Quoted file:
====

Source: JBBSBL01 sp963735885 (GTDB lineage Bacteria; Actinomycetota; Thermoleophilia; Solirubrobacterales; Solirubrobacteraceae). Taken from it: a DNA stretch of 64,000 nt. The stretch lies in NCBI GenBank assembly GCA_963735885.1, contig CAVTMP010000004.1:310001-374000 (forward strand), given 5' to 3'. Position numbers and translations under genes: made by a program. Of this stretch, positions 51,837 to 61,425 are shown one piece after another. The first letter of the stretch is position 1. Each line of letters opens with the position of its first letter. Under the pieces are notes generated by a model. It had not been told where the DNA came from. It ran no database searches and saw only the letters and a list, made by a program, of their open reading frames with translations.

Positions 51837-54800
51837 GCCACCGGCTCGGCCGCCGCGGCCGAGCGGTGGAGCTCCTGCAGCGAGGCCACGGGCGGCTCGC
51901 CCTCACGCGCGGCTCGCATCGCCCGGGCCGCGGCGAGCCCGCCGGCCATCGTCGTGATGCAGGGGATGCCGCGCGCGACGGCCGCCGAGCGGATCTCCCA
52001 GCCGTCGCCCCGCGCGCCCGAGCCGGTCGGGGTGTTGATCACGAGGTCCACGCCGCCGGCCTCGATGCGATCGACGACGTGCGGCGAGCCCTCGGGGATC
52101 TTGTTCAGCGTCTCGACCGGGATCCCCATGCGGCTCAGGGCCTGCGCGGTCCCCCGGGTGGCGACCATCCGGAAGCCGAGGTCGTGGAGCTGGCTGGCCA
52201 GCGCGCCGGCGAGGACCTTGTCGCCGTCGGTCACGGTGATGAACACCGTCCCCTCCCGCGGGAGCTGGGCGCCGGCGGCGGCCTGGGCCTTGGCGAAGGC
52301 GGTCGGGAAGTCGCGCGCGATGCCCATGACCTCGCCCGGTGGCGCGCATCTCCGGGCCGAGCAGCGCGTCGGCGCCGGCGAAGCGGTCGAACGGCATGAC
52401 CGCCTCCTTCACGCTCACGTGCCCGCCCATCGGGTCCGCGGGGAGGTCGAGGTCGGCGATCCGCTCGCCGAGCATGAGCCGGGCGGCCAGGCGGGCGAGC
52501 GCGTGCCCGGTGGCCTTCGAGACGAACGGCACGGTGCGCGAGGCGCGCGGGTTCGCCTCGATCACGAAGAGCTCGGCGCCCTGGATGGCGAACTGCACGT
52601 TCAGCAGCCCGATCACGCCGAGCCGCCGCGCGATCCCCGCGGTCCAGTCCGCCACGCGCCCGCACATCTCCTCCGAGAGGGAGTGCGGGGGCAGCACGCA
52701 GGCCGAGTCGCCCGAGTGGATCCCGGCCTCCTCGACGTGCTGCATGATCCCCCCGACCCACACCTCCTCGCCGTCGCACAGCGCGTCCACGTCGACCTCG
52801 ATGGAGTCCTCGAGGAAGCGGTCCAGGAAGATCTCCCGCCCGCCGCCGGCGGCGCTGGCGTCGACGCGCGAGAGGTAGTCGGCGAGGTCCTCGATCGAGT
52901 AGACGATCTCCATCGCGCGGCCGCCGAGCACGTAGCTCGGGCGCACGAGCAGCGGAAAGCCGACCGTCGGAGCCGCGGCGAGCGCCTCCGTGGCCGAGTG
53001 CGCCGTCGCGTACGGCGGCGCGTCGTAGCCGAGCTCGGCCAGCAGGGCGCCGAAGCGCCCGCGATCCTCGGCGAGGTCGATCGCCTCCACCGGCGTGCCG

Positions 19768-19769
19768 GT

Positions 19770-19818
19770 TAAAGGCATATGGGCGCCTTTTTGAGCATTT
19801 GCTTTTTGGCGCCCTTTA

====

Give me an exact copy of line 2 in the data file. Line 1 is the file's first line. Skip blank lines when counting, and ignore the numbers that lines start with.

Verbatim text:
Positions 51837-54800